Regional Reviews: Washington, D.C.
Playwright Lauren Yee took her inspiration from the 1971 ping-pong tournament that brought U.S. athletes to the People's Republic of China at a time before the two nations had established diplomatic relations. Her story toggles between two time periods, a 1971 college basketball game in Beijing between Chinese and American teams and the American coach's inspiration for a rematch in 1989 during the Tiananmen Square protests.
The characters are Manford (Randy Nguyen Ta, cocky and lovable), U.S.-born son of a Chinese mother, who lives for basketball and demonstrates talent despite being less than six feet tall; Saul (Eric Hissom, hilariously foul-mouthed), the crotchety coach who led the 1971 team and organized the 1989 match; Wen Chang (Grant Chang, taciturn and wary), who learned the rules of basketball when he served as Saul's translator during the 1971 Chinese match and is now a coach himself; and Connie (Lois Shih, intelligent and outspoken), who's been watching out for Manford since his mother's death. Their stories intertwine and eventually collide.
Grant Chang has perhaps the toughest role as his character is comparatively quiet, a man who has kept his head down and followed the rules at a time when "being someone could get you killed." As guided by Jennifer Chang, he subtly reveals the depths bubbling under his placid surface.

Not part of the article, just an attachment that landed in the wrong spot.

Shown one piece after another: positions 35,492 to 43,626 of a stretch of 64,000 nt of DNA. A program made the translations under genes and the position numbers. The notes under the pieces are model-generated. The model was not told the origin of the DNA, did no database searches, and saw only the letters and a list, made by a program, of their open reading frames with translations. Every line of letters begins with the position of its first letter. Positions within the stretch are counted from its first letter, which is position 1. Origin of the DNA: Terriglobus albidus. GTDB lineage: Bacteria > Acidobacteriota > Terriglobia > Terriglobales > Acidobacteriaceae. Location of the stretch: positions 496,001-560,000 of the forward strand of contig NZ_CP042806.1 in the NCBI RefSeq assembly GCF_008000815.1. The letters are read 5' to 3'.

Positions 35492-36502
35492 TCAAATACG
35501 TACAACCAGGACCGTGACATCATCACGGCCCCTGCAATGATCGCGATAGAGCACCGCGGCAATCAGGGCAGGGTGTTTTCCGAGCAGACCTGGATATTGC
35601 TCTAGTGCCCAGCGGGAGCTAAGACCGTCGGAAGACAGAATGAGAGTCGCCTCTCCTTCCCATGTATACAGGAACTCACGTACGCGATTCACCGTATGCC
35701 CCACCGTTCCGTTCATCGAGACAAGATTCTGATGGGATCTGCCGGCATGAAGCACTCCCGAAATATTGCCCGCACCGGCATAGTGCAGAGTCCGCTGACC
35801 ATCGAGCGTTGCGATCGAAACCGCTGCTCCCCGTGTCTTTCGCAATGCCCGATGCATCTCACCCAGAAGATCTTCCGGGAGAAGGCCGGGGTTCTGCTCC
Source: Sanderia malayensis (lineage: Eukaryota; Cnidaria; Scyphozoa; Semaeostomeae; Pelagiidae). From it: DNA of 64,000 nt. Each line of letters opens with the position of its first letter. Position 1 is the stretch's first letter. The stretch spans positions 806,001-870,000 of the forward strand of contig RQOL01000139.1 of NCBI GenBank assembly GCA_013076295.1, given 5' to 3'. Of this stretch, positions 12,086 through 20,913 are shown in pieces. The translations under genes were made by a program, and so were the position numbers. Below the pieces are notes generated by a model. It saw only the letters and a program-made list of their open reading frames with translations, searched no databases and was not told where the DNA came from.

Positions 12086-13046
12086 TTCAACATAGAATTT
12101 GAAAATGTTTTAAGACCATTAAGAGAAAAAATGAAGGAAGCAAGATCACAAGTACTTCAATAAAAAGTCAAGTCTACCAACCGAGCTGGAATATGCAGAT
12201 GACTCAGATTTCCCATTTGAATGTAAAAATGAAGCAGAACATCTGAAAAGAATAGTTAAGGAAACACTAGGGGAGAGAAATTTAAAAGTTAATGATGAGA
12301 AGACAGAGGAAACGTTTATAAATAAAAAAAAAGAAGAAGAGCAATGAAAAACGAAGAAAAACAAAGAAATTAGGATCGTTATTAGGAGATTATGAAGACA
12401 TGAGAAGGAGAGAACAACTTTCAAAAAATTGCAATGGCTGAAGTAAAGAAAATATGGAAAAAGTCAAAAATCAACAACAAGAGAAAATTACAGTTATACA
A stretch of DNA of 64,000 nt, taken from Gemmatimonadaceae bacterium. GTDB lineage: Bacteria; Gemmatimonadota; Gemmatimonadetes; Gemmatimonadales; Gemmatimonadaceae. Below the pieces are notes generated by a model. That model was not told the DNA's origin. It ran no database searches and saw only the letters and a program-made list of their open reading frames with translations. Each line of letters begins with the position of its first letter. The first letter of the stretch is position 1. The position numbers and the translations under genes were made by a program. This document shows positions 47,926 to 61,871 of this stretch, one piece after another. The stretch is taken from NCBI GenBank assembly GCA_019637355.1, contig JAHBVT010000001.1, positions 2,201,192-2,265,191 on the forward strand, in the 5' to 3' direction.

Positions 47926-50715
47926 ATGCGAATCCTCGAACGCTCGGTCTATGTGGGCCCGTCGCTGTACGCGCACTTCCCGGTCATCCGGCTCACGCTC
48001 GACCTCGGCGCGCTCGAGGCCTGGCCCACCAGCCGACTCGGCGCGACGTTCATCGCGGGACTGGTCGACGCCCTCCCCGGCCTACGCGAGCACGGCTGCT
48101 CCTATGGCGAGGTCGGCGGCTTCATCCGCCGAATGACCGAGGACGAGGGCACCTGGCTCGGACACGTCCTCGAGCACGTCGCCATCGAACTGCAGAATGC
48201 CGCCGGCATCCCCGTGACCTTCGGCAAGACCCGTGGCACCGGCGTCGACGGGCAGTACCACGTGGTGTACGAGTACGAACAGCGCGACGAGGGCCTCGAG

The physical production bursts with innovative uses of technology. Tony Cisek's scenic design, on a floor marked to resemble the basket area of a basketball court, features a turntable that allows for shifting perspectives. Sliding panels form a succession of shapes on which Minjoo Kim's lighting design and, more memorably, the projection design by Jason H. Thompson and Kaitlyn Pietras show both the graffiti-covered neighborhood where Manford lives and video of the 1989 Beijing uprising.
The Great Leap runs through December 5, 2021, at Round House Theatre, 4545 East-West Highway, Bethesda, Maryland. For tickets and information, please call (240) 644-1100 or visit www.roundhousetheatre.org.
By Lauren Yee